If you access this keyserver via a name which is a ‟pool name” then you do not know if you are accessing this keyserver or any other keyserver in the pool. Using HTTPS (HKPS) provides protection against on-path tampering, but does not provide any protection against malicious keyserver operators. There is no known sane way to have meaningful verification of affiliation or character before admitting a keyserver operator into the HKPS pools. Use of such a pool is a trade-off between ‟some privacy, at least” and ‟privacy you can count on”. If this is a concern for you, then find a keyserver operator whom you trust and configure your client to use a keyserver operated by them.
As to logs: I can only assert the behavior of the keyserver(s) I control, not any others in the pool or otherwise. The spodhuis.org keyserver(s) has two categories of logging, both applied for operational reasons. There are no tracking cookies, no affiliate systems and no loading of resources from other entities. The server itself may be run as a virtual machine in a ‟cloud provider” which means that the policies and practices of such a provider come into play too. At this time, I am using Amazon Web Services (AWS).
The operational logs are divided into "HKP" and "non-HKP". The non-HKP traffic is typically that of a web-browser and affects you as you're reading this text. These are normal webserver logs, retained for an operationally relevant period of time, including origin IP address and other information sent by your browser, together with diagnostics about the access. The HKP traffic, for retrieving/sending keys, is all under the /pks/ path on this server, and that logging completely avoids anything which might reasonably be considered sensitive. In particular, your IP address and browser User-Agent are not logged for HKP. In an emergency, I reserve the right to temporarily increase logging or otherwise capture traffic: (1) to protect my systems from attack or being used as a source/reflector/amplifier of an attack; (2) to comply with an appropriately issued legal order.
This server is a VM in the USA, operated by a US citizen and subject to the laws of two states of the USA; specifically, of Pennsylvania (the operator) and perhaps Ohio (the VM).
All keyserver clients must use TLS 1.0 or greater, and must send ServerNameIndication in the TLS handshake. While there is no standard stating this, operation of the public keyservers in practice requires it.
Each keyserver implementing TLS is currently doing so with a “reverse proxy” in front of SKS (or equivalent), and the proxy handles TLS termination. In practice, a keyserver can be known by many names and each keyserver operator chooses for themselves what certificate policy they choose for names which identify just their keyserver. Separately, a keyserver DNS pool operator can choose entry criteria for their pool and work with the individual operators to make that work.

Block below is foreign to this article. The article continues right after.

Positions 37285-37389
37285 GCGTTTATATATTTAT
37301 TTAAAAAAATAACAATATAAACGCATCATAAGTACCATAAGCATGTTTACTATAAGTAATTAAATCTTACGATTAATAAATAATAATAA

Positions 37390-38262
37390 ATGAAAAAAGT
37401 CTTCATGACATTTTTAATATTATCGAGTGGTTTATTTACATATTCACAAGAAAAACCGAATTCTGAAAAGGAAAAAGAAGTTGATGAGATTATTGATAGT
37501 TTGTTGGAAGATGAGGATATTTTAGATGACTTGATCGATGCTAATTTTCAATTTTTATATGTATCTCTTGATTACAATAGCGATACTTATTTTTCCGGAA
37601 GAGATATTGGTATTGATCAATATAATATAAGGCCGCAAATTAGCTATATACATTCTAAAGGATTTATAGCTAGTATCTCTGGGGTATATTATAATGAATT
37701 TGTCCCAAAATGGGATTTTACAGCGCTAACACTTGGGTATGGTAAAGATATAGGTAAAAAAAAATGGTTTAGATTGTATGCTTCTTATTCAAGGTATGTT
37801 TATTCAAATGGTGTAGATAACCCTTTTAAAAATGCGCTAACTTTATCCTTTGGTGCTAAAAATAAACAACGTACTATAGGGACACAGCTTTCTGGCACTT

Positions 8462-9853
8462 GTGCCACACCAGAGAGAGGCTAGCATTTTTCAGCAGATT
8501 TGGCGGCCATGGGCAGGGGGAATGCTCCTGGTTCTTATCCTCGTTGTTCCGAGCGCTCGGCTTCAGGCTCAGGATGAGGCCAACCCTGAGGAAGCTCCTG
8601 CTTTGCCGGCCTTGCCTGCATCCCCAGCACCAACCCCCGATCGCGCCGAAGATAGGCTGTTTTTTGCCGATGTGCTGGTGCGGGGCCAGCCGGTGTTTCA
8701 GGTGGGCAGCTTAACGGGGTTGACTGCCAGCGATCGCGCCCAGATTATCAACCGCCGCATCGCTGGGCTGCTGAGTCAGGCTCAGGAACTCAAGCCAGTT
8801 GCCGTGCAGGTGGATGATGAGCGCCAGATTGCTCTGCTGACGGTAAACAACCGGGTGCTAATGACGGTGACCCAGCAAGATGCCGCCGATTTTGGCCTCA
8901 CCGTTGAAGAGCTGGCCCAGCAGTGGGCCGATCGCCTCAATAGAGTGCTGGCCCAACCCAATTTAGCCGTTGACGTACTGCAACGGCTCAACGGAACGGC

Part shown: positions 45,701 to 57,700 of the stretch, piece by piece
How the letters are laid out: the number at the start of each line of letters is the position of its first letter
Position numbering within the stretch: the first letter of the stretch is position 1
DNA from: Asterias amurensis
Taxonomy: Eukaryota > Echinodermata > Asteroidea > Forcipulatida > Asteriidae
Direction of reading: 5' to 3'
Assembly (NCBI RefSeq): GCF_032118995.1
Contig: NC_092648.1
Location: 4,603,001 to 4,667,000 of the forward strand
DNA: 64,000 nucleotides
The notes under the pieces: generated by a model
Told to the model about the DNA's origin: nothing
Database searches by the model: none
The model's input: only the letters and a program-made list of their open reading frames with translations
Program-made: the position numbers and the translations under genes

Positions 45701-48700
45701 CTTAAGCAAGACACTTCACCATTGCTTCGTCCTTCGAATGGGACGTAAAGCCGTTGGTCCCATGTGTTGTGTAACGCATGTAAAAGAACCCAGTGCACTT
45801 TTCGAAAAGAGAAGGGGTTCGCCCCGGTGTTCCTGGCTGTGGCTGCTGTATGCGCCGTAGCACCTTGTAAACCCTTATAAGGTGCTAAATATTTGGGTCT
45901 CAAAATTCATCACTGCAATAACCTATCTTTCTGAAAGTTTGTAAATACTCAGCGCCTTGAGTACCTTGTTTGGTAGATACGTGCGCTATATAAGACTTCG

At present, there is one public pool collecting HTTPS/TLS servers, hkps.pool.sks-keyservers.net. Membership in that pool uses certificates signed by a root CA certificate (and detached PGP signature) issued by Kristian Fiskerstrand. See the GnuPG configuration instructions on www.sks-keyservers.net/overview-of-pools.php.
Operators generate a key for the relevant vhosts, send a CSR (PGP signed) to Kristian, who issues a TLS X509v3 cert for use for the relevant vhosts. Thus the need for ServerNameIndication. (The sks-keyservers.net root CA cert is also available on this site (signature) and on my security site (signature), where it is available over https with an X.509 TLS certificate issued by a root CA in most common browsers.)
hkps://sks.spodhuis.org/ uses a certificate issued by Let's Encrypt. Historically it was issued by the server operator's private CA. No guarantees about what will be used in the future, but we're currently happy with Let's Encrypt.
Some other test names use a certificate issued by the server operator's private CA, which there's no reason for the general public to trust. This operator is currently willing, at his discretion, to work with anyone else setting up a pool, providing vhosts.
The ServerNameIndication (SNI) sent should be the trusted name supplied by the user (or config) and not derived from DNS (via SRV records), perhaps unless DNSSEC is used. It's simplest (and likely correct) to just mandate “never chase names from SRV, even with DNSSEC present”. This name is used for selecting the certificate, and should then be used for validating the cert during the handshake. (In GnuPG terms, leave “ --keyserver-options check-cert” turned on).
The choice of name for SNI is not correctly handled in current GnuPG releases [issue 1447] (awaiting word from GnuPG folks to confirm that they agree this is a bug).
The “hkp:” (& “hkps:”) URL scheme is effectively HTTP, with a different default port and a template for constructing a query given a search term. There is no published standard; there was a draft, and today the de-facto rules are “whatever the SKS developers and GnuPG developers agree to between them”.
Thus the default port for HKP is 11371; the default port for HKPS is 443.
The SRV records used are for _pgpkey-http._tcp & _pgpkey-https._tcp respectively.
Bugs in some releases of GnuPG might cause the port number from the SRV records to be ignored. [issue 1446]